More Than 95 Percent of Refinancing Borrowers Choose Fixed-Rate Mortgages
November 15, 2011
In the third quarter of 2011, fixed-rate loans accounted for more than 95 percent of refinance loans, based on the Freddie Mac Quarterly Product Transition Report. Refinancing borrowers clearly preferred fixed-rate loans, regardless of whether their original loan was an adjustable-rate mortgage (ARM) or a fixed-rate.
According to the report, an increasing share of refinancing borrowers chose to shorten their loan terms during the second quarter. Of borrowers who paid off a 30-year fixed-rate loan, 40 percent chose a 15- or 20-year loan, the highest such share since the second quarter of 2003.
The report also found that 63 percent of borrowers who had a hybrid ARM chose a fixed-rate loan during the third quarter, while the remaining 37 percent chose to refinance into the same type of product.
Fixed mortgage rates averaged 4.29 percent for 30-year loans and 3.47 percent for 15-year product during the third quarter in Freddie Mac's Primary Mortgage Market Survey, well below long-term averages. The Bureau of Economic Analysis has estimated the average coupon on single-family loans was about 5.3 percent during the third quarter of 2011.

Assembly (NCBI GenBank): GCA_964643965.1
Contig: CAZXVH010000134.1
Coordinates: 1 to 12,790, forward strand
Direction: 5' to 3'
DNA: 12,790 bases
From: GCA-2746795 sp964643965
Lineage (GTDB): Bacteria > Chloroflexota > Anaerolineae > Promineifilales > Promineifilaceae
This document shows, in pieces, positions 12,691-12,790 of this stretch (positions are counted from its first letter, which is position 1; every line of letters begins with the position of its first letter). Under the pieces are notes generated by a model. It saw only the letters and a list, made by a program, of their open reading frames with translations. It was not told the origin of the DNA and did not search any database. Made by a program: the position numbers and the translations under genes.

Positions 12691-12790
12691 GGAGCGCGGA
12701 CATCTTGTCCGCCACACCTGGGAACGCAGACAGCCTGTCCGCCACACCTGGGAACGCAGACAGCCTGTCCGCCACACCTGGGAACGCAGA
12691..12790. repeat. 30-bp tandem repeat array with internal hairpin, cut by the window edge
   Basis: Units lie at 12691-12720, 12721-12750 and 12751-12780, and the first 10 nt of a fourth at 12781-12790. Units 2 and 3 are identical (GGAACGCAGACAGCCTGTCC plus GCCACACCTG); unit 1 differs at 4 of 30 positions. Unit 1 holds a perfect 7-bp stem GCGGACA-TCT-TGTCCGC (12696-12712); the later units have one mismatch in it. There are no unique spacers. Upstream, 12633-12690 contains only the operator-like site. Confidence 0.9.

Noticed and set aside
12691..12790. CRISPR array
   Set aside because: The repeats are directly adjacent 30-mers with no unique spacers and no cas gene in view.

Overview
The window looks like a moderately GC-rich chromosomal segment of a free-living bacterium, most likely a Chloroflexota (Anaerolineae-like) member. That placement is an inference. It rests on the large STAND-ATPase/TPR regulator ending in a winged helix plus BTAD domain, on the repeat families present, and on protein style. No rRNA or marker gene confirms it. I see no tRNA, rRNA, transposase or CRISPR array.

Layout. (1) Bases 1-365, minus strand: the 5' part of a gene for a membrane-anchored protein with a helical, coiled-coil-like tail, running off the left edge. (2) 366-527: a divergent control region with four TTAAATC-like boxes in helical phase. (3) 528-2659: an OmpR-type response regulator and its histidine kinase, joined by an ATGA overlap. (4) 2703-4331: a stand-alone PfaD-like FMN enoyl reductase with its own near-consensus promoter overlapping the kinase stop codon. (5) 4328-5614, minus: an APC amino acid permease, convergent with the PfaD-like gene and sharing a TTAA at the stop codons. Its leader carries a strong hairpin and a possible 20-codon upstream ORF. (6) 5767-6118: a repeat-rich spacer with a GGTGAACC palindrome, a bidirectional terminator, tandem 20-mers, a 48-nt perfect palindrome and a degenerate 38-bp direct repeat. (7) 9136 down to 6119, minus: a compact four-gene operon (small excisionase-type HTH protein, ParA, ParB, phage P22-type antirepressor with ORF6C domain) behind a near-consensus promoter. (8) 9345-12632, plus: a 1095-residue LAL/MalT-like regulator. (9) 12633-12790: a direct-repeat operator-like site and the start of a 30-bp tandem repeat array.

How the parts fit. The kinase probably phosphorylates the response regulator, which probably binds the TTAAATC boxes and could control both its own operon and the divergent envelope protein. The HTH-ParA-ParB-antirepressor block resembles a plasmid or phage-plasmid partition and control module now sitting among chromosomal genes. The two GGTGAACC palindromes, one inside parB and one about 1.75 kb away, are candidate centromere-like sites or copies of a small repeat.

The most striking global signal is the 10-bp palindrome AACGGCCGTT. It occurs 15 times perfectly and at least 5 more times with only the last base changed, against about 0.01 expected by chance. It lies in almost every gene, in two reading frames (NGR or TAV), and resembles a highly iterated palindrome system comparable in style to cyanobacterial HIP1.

“It's no wonder we continue to see strong refinance activity into fixed-rate loans,” said Frank Nothaft, Freddie Mac vice president and chief economist. "Compared to a 30-year fixed-rate mortgage, the interest rate on 15-year fixed was about 0.8 percentage points lower during the third quarter. For borrowers motivated to refinance by low fixed-rates, they could obtain even lower rates by shortening their term. The initial interest rate on a 5/1 hybrid ARM was about 1.2 percentage points lower than on a 30-year fixed-rate loan. For borrowers who plan to remain in their current home for only a few years, the hybrid ARM allows for even a greater interest-rate savings.”
According to Nothaft, the extension to the end of 2013 and additional enhancements to the Home Affordable Refinance Program, announced on Oct. 24, provide opportunities to eligible borrowers who had not yet refinanced. More than 900,000 borrowers have already refinanced via the Program through September.
“The enhancements provide incentives for eligible borrowers to shorten their loan terms, from 30 years to 20- or 15-years," Nothaft added.
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